The authors would like to thank colleagues, the three reviewers and editor for the insightful suggestions that have helped develop this paper. This article is the outcome of a truly collaborative effort and all three authors contributed equally. The support of the Third Sector Research Centre funded by the Economic and Social Research Council, Cabinet Office and Barrow Cadbury Trust is gratefully acknowledged.
Social Enterprises as Hybrid Organizations: A Review and Research Agenda†
Article first published online: 3 JAN 2014
© 2014 The Authors. International Journal of Management Reviews published by the British Academy of Management and John Wiley & Sons Ltd.
This is an open access article under the terms of the Creative Commons Attribution-NonCommercial-NoDerivs License, which permits use and distribution in any medium, provided the original work is properly cited, the use is non-commercial and no modifications or adaptations are made.
International Journal of Management Reviews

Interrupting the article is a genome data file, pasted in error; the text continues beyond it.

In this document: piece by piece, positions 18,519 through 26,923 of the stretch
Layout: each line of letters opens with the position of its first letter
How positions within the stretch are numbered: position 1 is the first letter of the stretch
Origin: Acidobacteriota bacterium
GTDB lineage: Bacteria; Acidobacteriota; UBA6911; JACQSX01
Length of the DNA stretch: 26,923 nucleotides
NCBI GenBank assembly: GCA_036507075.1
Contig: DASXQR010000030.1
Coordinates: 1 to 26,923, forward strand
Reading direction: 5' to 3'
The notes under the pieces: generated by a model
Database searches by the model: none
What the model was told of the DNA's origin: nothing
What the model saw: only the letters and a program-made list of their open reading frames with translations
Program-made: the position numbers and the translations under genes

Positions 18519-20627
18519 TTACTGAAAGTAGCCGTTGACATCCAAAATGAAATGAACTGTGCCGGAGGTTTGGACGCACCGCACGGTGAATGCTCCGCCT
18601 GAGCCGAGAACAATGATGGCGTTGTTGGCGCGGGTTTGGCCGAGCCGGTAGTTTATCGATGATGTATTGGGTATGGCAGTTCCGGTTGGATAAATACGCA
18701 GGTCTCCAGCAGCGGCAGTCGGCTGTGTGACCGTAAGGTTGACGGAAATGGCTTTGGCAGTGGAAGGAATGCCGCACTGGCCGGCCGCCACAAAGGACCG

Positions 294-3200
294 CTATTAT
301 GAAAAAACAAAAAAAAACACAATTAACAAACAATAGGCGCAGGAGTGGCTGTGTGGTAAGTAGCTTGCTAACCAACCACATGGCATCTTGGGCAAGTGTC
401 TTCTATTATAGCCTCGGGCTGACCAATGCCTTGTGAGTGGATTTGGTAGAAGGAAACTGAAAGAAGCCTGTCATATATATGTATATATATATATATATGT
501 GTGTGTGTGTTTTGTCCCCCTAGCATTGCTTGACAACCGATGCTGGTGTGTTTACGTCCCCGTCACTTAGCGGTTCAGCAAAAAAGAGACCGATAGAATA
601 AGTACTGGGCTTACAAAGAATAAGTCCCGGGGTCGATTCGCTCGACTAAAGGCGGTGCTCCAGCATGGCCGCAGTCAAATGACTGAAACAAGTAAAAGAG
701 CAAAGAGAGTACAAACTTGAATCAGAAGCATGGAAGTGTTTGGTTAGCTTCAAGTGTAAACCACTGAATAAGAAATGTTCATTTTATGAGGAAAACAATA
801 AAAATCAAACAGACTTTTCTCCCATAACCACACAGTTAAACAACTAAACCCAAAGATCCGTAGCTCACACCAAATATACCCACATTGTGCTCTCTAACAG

Volume 16, Issue 4, pages 417–436, October 2014
How to Cite
Doherty, B., Haugh, H. and Lyon, F. (2014), Social Enterprises as Hybrid Organizations: A Review and Research Agenda. International Journal of Management Reviews, 16: 417–436. doi: 10.1111/ijmr.12028
A free Teaching and Learning Guide to accompany this article is available at: http://onlinelibrary.wiley.com/journal/10.1111/(ISSN)1468-2370/homepage/teaching___learning_guides.htm
- Issue published online: 1 OCT 2014
- Article first published online: 3 JAN 2014
- Economic and Social Research Council
- Cabinet Office
- Barrow Cadbury Trust
The impacts of the global economic crisis of 2008, the intractable problems of persistent poverty and environmental change have focused attention on organizations that combine enterprise with an embedded social purpose. Scholarly interest in social enterprise (SE) has progressed beyond the early focus on definitions and context to investigate their management and performance. From a review of the SE literature, the authors identify hybridity, the pursuit of the dual mission of financial sustainability and social purpose, as the defining characteristic of SEs. They assess the impact of hybridity on the management of the SE mission, financial resource acquisition and human resource mobilization, and present a framework for understanding the tensions and trade-offs resulting from hybridity. By examining the influence of dual mission and conflicting institutional logics on SE management the authors suggest future research directions for theory development for SE and hybrid organizations more generally.